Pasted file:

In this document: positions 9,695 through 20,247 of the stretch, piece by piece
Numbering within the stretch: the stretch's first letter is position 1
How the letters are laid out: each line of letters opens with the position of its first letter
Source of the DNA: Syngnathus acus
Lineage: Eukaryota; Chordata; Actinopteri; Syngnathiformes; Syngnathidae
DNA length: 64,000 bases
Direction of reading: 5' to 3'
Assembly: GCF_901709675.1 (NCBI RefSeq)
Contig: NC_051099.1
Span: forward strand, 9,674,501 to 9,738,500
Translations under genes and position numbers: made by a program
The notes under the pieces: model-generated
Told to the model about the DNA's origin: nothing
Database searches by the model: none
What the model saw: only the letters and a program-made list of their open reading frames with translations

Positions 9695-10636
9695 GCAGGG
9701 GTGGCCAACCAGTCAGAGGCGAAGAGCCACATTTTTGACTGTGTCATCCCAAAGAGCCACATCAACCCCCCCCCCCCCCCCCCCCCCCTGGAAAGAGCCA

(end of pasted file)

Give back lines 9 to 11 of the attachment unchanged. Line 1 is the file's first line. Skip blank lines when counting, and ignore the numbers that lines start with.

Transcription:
Contig: NC_051099.1
Span: forward strand, 9,674,501 to 9,738,500
Translations under genes and position numbers: made by a program